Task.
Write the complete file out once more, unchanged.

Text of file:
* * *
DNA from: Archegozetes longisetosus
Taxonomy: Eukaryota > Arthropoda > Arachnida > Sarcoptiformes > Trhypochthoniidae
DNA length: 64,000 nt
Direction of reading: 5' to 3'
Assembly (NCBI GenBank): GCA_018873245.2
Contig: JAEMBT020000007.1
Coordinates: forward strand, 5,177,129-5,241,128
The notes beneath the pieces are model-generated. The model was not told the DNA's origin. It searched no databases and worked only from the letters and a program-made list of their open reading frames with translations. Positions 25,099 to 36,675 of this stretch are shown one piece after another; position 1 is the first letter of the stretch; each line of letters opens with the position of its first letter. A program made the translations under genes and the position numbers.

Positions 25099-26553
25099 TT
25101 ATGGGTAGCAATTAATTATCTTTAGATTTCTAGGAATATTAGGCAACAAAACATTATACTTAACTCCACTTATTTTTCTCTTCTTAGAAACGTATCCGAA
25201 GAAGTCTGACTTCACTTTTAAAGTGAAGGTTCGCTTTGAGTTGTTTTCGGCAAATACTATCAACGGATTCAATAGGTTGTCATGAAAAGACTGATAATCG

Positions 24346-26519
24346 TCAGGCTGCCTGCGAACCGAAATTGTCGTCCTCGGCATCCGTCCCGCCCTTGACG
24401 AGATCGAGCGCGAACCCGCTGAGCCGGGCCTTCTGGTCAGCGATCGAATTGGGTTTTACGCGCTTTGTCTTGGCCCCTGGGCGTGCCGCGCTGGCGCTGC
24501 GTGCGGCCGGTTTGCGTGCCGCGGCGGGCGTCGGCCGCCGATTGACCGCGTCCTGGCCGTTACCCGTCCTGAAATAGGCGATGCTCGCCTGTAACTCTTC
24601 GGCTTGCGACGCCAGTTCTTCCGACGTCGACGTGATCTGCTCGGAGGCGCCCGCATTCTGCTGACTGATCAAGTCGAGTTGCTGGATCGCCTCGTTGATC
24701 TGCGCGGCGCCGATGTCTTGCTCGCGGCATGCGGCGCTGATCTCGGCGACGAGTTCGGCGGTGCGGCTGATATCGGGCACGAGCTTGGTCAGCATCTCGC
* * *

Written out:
DNA from: Archegozetes longisetosus
Taxonomy: Eukaryota > Arthropoda > Arachnida > Sarcoptiformes > Trhypochthoniidae
DNA length: 64,000 nt
Direction of reading: 5' to 3'
Assembly (NCBI GenBank): GCA_018873245.2
Contig: JAEMBT020000007.1
Coordinates: forward strand, 5,177,129-5,241,128
The notes beneath the pieces are model-generated. The model was not told the DNA's origin. It searched no databases and worked only from the letters and a program-made list of their open reading frames with translations. Positions 25,099 to 36,675 of this stretch are shown one piece after another; position 1 is the first letter of the stretch; each line of letters opens with the position of its first letter. A program made the translations under genes and the position numbers.

Positions 25099-26553
25099 TT
25101 ATGGGTAGCAATTAATTATCTTTAGATTTCTAGGAATATTAGGCAACAAAACATTATACTTAACTCCACTTATTTTTCTCTTCTTAGAAACGTATCCGAA
25201 GAAGTCTGACTTCACTTTTAAAGTGAAGGTTCGCTTTGAGTTGTTTTCGGCAAATACTATCAACGGATTCAATAGGTTGTCATGAAAAGACTGATAATCG

Positions 24346-26519
24346 TCAGGCTGCCTGCGAACCGAAATTGTCGTCCTCGGCATCCGTCCCGCCCTTGACG
24401 AGATCGAGCGCGAACCCGCTGAGCCGGGCCTTCTGGTCAGCGATCGAATTGGGTTTTACGCGCTTTGTCTTGGCCCCTGGGCGTGCCGCGCTGGCGCTGC
24501 GTGCGGCCGGTTTGCGTGCCGCGGCGGGCGTCGGCCGCCGATTGACCGCGTCCTGGCCGTTACCCGTCCTGAAATAGGCGATGCTCGCCTGTAACTCTTC
24601 GGCTTGCGACGCCAGTTCTTCCGACGTCGACGTGATCTGCTCGGAGGCGCCCGCATTCTGCTGACTGATCAAGTCGAGTTGCTGGATCGCCTCGTTGATC
24701 TGCGCGGCGCCGATGTCTTGCTCGCGGCATGCGGCGCTGATCTCGGCGACGAGTTCGGCGGTGCGGCTGATATCGGGCACGAGCTTGGTCAGCATCTCGC